I'm a national reporter for Religion News Service where I cover Latinos and religion. My work has appeared in the AP, Washington Post, Los Angeles Times, Press-Enterprise and Orange County Register.
In his field work, Jonathan Calvillo asked his subjects whether they identified as Mexican, Mexican American, Latino, Hispanic or American and what labels — Catholic, Christian, Baptist, Pentecostal — best described their faith.
“What do you think is more important, that people identify you because of your faith, or that people identify you because of your ethnicity?” Calvillo asked.
A large bulk of nonreligious Latinos were raised Catholic (57%) or Protestant (22%), while 14% grew up in nonreligious families, the Latinx Humanist Alliance found.
The life and death of the Rev. Francisco Valdovinos — who belonged to the Missionary Servants of the Most Holy Trinity — also highlights the important role faith leaders and churches fill as trusted messengers in their communities. Their roles are especially important during a pandemic that has disproportionately affected communities of color.
The Apache believe Oak Flat is a 'blessed place' where Ga’an — guardians or messengers between the people and Usen, Creator God — dwell. The site is at risk of being turned over to an Australian mining company.
What used to be an Irish parish, St. Brigid in South Central Los Angeles is now a predominantly Black and Latino congregation where, the Rev. Kenneth Keke said, parishioners take pride in their community and often “push me to do something … to fight more.”
“We need to liberate our people more,” Keke said they tell him. “It’s like everybody here is a freedom fighter.”
Poet Amanda Gorman sang in the youth choir, did her sacraments and recited her poetry at an Afrocentric Catholic church in South Central Los Angeles.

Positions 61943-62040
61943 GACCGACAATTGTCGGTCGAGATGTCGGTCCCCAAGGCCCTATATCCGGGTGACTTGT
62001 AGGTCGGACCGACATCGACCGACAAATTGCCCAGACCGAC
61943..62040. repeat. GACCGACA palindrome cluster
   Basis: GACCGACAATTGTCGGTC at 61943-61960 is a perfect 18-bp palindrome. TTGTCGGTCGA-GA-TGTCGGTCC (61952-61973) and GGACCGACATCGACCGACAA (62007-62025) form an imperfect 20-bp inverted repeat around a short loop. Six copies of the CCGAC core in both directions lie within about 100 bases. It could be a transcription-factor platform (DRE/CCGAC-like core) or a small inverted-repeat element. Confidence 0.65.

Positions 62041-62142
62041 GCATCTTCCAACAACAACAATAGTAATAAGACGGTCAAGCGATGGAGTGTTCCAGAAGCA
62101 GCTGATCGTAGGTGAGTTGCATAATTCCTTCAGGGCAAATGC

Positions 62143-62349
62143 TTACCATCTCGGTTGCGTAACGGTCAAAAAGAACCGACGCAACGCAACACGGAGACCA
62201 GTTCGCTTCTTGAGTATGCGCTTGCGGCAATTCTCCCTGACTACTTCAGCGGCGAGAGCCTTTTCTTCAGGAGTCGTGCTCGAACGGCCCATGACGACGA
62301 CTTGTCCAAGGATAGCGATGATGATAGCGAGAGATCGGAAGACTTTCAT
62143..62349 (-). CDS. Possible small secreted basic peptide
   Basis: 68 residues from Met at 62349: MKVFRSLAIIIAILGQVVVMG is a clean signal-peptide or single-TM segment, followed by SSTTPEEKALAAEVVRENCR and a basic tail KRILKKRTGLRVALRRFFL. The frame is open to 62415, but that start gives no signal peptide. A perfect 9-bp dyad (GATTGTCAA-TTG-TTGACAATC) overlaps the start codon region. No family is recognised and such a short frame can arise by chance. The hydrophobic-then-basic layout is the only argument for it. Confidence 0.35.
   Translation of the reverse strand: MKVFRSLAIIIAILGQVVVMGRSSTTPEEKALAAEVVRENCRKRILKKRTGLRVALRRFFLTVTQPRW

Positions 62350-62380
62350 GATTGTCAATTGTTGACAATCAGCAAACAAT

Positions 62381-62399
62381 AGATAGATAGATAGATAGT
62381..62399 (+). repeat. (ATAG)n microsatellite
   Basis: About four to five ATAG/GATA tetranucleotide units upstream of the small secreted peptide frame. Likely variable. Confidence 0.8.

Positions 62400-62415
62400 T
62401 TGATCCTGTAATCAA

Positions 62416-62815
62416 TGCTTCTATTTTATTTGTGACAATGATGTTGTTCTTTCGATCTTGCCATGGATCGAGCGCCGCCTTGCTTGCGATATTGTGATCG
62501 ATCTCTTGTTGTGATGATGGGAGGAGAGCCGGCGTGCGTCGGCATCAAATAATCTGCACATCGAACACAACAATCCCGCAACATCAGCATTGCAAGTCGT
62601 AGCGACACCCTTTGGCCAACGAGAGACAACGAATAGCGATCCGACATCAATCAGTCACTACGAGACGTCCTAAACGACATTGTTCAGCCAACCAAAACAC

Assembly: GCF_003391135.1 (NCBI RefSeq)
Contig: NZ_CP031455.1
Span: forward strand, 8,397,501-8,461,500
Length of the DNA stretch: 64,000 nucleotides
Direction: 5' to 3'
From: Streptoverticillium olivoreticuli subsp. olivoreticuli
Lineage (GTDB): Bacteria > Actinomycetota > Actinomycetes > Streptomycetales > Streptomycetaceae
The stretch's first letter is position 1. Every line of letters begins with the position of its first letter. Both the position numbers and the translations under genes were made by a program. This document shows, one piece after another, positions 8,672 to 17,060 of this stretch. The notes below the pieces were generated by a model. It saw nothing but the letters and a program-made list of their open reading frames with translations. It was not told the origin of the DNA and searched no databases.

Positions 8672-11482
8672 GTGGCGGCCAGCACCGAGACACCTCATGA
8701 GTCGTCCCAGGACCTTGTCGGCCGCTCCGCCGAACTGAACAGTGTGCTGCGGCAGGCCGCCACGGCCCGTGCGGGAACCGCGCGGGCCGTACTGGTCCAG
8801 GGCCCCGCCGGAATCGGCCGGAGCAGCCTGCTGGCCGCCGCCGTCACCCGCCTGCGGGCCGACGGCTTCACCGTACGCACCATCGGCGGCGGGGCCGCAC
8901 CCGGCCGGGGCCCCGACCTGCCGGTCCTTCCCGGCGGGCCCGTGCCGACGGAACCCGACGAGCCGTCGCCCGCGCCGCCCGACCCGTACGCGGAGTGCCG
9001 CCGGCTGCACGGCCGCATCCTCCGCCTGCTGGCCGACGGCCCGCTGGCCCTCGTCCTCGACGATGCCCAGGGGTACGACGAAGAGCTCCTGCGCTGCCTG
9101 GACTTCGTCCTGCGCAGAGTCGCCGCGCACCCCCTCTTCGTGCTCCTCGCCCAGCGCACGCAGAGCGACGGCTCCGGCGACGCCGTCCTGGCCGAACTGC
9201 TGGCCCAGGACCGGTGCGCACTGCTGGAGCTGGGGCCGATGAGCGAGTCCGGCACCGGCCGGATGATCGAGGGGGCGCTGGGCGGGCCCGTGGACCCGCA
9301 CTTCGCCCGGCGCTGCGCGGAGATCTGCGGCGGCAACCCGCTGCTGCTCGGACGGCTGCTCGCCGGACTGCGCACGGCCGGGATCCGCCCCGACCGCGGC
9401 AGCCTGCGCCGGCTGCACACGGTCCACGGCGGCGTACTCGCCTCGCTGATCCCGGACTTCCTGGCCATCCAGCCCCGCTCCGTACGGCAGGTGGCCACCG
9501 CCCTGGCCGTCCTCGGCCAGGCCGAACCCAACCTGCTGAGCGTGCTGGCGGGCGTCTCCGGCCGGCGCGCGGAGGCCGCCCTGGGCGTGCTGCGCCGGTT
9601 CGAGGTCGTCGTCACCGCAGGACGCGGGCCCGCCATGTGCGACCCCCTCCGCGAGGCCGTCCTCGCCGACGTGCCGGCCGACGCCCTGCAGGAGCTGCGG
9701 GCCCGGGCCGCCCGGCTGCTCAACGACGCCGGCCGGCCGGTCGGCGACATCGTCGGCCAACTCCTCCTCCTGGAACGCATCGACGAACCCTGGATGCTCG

In Oregon, churches and anti-fascists unite to provide mutual aid to fire evacuees and others in need
That some of them might be members of antifa doesn’t dissuade the Rev. Adam Ericksen. In fact, he said, he hopes to reveal a different side of antifa, a side that he believes hasn’t gotten appropriate attention.
“The important thing for me was to show that members of antifa are helping all people,” he said.
“Religion is the largest demographic divider among Hispanic Americans,” according to a new analysis from the Public Religion Research Institute, which found that Latino Protestants are more conservative, Republican and supportive of Trump than Latinos who are Catholic or religiously unaffiliated.
Black nonbelievers have for years been working to redefine what it means to be atheist, a word too often linked to white spaces mostly concerned with creationism and the separation of church and state. Many Black nonbelievers identify as humanists and challenge Christianity for being linked to racism, capitalism and sexism.
As Californians once again reckon with their statues of Serra, the founder of what would become 21 missions along the California coast, Native people and Indigenous scholars say it’s time for their voices to be heard and their existence to be recognized.
"Part of our calling as people who do this work for Black lives is to lift our people up, both in their living, but also in their death,” said Patrisse Cullors, co-founder of Black Lives Matter. "The need to lift our folks up feels so incredibly spirit-driven for me."
Four people of different faiths moved into an L.A. house to learn from one another. Then COVID-19 happened. In a time of social distancing, they've had to learn to live together and how to keep each other "safe from potential death and illness."
Instead of having her body buried or cremated, Sarah Chavez would opt to have her remains turned into soil.
“For centuries, women have and still have to fight for control over their bodies in life and in death," Chavez said. “My body and the right to make decisions about it, I feel strongly should belong to me.”
Among some reasons Latinx are leaving the Catholic faith: church mandates against women priests and pre-marital sex, lack of LGBTQ inclusivity and rhetoric over abortion.
From Illinois to Puerto Rico, Latino Muslims navigate faith and quarantine among their non-Muslim families
While COVID-19 has disrupted in-person worship services for all people of faith, it has further impacted Latino Muslim converts whose religious community is outside their homes.
For some, it’s an opportunity for family to learn about their Islamic faith.